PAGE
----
The other day someone asked me if I were going to wear my military ribbons on Veterans Day. I honestly never considered it and didn’t actually think it was appropriate. So I set out to learn more about it and the options afforded me as a Veteran. Reading a few articles with so many people not understanding Veteran status made me want to ensure that I was considered a Veteran. However after reading several articles on the subject as well as the US Code, I have learned a few things.
Under Federal Law a Veteran is any person, who served honorably on active duty in the armed forces of the United States. (Discharges marked GENERAL AND UNDER HONORABLE CONDITIONS also qualify.) That pretty much sealed it for me, I am a Veteran! In regards to being considered for Veteran benefits the VA describes a Veteran in the US Code Title 38-Veterans’ Benefits section 101 (2) The term ‘‘Veteran’’ means a person who served in the active military, naval, or air service, and who was discharged or released therefrom under conditions other than dishonorable.
I also found that prior to September 8, 1980, there was no minimum length of service necessary to be considered a Veteran for most VA benefits. However, for an individual who enlisted after September 8, 1980, there are now certain minimum length of service requirements. The general requirement is either 24 months of continuous active duty or the “full period” for which the service member was called or ordered to active duty.
I recently learned that on May 23, 2012 Gov. Phil Bryant signed Senate Bill 2461 authorizing a “Veteran” designation on Mississippi driver’s licenses. The process involves a verification of Veteran status with the MS Veterans Affairs Board. The next step is to take your verified paperwork to the drivers license bureau and obtain your new license with the Veteran designation. Few know that a Veteran does not have an official ID indicating they are a Veteran. Our only proof is a copy of our discharge document DD-214 we received upon discharge from the armed forces.
Now that I have ensured my Veteran status, on to the question at hand. Beginning with Veterans Day 2006, the Department of Veteran Affairs (VA) encourages all military Veterans to wear their medals and decorations during Veterans Day (November 11th) and other patriotic holidays (such as Independence Day – July 4th, and Memorial Day – May 30th). According to the VA, Veterans don’t need to wear their medals only if they’re in a parade. “Wear them when you go play golf. Wear them when you go to the store. Let America know that you took that oath and served.”
Each Military branch has their own regulations on when and how to wear them. The Army says that former members of the Army (including active duty, reserves, or Army National Guard), may wear medals on “appropriate” civilian clothing on Veteran’s Day, Memorial Day, and Armed Forces Day, as well as at “formal occasions of ceremony and social functions of a military nature.” “Appropriate” civilian clothes includes clothes designed for veteran and patriotic organizations, such as VFW or American Legion uniforms. The Air Force says that honorably discharged and retired Air Force members may wear full-size or miniature medals on civilian suits on appropriate occasions such as Memorial Day and Armed Forces Day.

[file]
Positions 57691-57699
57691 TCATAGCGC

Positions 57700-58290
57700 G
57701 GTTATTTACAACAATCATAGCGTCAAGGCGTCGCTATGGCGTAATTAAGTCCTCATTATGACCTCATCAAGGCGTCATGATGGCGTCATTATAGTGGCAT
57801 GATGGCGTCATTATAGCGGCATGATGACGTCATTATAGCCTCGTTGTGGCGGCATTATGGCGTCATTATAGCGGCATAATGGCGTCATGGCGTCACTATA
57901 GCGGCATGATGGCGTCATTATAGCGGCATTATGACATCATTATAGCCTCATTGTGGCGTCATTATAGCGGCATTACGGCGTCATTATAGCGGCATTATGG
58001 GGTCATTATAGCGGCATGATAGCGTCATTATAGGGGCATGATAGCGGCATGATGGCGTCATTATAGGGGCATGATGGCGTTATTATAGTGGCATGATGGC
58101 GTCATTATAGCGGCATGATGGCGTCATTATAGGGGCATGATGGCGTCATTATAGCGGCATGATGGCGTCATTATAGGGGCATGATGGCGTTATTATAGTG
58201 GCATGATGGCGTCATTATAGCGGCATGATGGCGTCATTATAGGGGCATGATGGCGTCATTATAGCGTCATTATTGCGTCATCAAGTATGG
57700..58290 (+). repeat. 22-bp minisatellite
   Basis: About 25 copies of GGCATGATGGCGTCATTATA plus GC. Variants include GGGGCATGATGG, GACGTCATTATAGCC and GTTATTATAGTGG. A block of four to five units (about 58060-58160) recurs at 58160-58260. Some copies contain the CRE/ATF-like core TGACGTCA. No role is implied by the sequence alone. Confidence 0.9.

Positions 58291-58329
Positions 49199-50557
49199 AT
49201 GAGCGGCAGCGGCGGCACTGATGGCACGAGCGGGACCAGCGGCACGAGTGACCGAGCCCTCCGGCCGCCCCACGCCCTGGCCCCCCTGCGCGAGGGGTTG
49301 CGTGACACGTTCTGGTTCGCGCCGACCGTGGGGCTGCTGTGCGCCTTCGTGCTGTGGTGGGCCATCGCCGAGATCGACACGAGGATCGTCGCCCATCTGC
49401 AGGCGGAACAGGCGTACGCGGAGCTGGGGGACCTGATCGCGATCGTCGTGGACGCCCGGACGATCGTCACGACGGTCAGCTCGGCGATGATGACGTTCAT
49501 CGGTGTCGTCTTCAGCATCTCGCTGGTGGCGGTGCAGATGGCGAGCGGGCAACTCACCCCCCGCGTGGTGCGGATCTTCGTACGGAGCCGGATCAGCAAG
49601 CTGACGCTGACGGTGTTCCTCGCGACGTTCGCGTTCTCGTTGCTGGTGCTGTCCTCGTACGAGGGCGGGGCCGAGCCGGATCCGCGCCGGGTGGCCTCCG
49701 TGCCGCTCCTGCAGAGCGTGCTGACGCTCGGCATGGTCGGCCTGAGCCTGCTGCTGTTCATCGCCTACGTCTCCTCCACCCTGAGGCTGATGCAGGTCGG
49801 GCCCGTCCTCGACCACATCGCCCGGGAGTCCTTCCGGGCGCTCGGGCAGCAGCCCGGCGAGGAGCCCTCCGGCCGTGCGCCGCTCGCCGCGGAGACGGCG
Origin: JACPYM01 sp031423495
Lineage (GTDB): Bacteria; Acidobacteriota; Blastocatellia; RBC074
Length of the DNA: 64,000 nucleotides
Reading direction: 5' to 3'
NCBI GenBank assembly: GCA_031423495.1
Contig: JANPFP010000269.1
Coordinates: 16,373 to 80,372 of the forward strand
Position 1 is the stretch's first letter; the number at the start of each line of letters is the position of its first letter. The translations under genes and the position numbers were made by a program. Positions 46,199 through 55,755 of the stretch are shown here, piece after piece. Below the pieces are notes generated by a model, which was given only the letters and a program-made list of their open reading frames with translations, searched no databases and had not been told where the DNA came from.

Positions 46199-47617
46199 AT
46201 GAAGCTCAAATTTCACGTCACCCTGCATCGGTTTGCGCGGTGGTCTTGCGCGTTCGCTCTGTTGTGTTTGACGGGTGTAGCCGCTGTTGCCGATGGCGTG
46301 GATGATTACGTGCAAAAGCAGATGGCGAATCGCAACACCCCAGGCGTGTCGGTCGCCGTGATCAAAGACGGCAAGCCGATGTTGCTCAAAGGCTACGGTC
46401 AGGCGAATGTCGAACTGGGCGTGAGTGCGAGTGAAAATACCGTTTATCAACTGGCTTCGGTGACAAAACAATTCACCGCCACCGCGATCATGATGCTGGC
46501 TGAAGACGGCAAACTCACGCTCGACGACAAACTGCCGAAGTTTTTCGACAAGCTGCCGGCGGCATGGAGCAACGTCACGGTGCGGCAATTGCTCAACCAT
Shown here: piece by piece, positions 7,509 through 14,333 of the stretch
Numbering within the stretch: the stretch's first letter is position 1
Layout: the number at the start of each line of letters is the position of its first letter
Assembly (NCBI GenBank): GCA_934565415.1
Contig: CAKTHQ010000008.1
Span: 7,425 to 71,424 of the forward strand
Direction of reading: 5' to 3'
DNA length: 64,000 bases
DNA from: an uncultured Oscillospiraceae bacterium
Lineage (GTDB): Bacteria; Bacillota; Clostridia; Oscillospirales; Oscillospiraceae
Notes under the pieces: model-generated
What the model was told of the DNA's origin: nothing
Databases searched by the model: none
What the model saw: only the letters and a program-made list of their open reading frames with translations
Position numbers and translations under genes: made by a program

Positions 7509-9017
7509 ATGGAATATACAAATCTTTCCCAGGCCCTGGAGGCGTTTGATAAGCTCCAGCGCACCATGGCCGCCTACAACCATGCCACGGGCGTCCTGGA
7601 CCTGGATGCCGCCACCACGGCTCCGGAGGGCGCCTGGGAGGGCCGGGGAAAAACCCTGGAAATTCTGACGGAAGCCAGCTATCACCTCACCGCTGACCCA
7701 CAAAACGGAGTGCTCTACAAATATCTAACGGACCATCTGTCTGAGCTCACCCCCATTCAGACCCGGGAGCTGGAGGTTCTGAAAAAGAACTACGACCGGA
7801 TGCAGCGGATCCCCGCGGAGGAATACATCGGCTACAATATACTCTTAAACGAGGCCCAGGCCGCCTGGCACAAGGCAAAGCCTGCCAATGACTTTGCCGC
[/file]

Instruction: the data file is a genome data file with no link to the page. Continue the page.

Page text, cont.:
The Navy regulation authorizes the wear of miniature medals and Miniature Breast Insignia on civilian evening dress (white tie) or civilian dinner dress (black tie) in the same manner as for dinner dress jackets. The Marines say that decorations, medals, appropriate ribbon bars, or lapel buttons may be worn on civilian clothes at the individual’s discretion. Individuals should ensure that the occasion and the manner of wearing will not reflect discredit on the award. The Coast Guard allows the wear of miniature medals with civilian evening dress (white tie). You should wear them in the same manner as prescribed for Formal Dress uniform, and with civilian dinner dress (black tie) in the same manner as prescribed for Dinner Dress uniforms.
After reading all this I feel that simply wearing my ribbons on everyday clothing would be considered inappropriate and maybe even disrespectful. So I will work on Veterans Day with the hope that all military personnel in harms way be safe and secure. It is because of our Active Military and Veterans that every American has the opportunity to pursue the American Dream. And it is because of them that we are still the most exceptional nation on earth! God Bless our Armed Forces, Veterans, and God Bless America!